Saturday, February 20, 2016

Goodbye Justice Scalia

We interrupt this bail blog to say goodbye to Justice Antonin Scalia.

I met Justice Scalia at the Supreme Court, on a night in 1988 when the Court was holding a mini-premier of a PBS documentary called, “This Honorable Court.” My mom was on the guest list because she’d been a state chairperson for the Bicentennial of the U.S. Constitution Commission. I lived and worked in D.C. at the time, and she got me in.

We were standing in the Great Hall, the “lobby” of the Supreme Court, and I had made my way to a place where I could see what was going on. Suddenly, a man sidled up next to me – smoking – and relentlessly cracking jokes about virtually everything being said during the ceremony. I saw who it was, and so I quickly gave up any hope of either shushing him or telling him not to smoke. In fact, I liked his jokes, and he must have known that I liked them, because he kept telling them for about 15 solid minutes. I learned later that this sort of interaction was the norm for Antonin Scalia, who lived life in the moment, and who cracked jokes like nobody else.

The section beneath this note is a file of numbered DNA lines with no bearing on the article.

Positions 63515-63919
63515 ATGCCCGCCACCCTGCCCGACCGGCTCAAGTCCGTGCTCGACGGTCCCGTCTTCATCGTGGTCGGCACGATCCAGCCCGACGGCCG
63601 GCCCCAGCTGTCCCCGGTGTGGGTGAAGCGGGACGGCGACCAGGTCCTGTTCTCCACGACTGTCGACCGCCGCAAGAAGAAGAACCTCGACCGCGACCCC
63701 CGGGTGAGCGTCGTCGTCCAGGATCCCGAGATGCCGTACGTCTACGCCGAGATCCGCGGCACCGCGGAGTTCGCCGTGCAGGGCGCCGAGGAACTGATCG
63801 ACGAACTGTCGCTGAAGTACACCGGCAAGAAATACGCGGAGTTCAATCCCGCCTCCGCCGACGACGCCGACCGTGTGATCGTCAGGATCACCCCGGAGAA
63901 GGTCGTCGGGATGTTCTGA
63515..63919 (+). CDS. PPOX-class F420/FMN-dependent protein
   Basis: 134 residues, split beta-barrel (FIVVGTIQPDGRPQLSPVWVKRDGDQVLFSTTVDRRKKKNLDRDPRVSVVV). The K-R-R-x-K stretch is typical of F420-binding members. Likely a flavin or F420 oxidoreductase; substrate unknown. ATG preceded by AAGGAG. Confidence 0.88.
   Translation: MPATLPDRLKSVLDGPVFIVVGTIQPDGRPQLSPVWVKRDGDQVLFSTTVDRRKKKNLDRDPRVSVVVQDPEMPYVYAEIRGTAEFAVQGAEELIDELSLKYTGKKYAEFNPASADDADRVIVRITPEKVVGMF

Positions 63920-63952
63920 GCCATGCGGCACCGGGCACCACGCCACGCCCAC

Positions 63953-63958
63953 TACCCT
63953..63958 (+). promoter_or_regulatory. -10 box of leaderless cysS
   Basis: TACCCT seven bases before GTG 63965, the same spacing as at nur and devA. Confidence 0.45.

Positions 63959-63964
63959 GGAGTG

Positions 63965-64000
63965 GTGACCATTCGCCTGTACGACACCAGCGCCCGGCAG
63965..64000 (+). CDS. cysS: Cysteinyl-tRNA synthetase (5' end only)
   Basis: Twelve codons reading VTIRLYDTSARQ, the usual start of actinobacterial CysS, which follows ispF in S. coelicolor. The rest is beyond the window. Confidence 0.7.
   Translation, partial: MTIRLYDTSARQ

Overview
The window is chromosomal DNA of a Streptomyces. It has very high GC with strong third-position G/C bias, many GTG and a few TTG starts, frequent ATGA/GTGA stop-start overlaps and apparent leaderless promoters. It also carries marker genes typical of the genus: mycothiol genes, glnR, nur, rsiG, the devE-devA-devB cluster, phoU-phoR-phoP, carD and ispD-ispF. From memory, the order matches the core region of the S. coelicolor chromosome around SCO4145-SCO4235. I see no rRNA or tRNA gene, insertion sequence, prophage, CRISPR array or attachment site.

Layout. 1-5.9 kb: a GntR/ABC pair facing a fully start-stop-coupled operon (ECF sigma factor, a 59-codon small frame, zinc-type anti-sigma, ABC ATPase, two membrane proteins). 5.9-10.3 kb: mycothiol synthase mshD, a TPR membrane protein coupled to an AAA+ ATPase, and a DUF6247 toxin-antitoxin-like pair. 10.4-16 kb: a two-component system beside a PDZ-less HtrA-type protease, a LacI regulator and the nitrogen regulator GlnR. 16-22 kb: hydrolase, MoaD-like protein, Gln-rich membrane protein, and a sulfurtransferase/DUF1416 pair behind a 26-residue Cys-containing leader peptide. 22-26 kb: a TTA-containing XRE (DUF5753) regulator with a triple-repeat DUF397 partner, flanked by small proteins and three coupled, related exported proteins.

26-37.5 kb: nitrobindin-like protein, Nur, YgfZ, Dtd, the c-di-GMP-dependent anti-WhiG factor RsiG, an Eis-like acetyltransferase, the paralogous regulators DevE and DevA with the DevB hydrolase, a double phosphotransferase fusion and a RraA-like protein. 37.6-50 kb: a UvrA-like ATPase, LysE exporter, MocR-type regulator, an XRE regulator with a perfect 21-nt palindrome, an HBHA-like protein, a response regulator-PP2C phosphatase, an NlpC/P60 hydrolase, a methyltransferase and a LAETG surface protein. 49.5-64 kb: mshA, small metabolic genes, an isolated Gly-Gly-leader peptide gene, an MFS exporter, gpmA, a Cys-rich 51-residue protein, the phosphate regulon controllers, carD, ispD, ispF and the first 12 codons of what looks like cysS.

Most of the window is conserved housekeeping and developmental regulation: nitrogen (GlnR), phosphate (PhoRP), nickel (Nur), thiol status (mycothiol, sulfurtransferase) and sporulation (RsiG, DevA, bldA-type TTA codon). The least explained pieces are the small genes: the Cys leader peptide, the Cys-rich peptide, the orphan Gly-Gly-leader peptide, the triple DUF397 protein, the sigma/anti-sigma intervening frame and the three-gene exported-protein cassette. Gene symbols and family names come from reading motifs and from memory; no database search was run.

I met William Brennan and William Rehnquist that night, too, but I’ll remember Antonin Scalia the most for trying to show me that Supreme Court Justices are just like everyone else. Except for the fact that they aren’t. In fact, the biggest joke of all would be to think that Justice Scalia was like any ordinary person. He wasn’t. He was huge. And he will definitely be missed.  

Saturday, February 13, 2016

Bail Reform and the Poor: Why the Truth May Surprise You?

Yet another blog from the bail insurance industry, and yet another monstrously wrong statement likely to turn the criminal justice system against bail agents everywhere. It’s a big one; in fact, the insurance company blog covers what it calls the “one fact” that we bail reformers don’t want anyone to know about. It concerns the idea that there are poor people in jail who can’t afford the financial conditions of their bonds. In the past, the insurance lobbyists have called this a myth, making me believe that those lobbyists likely spend all of their time in their offices (or their banks) and never inside an actual jail.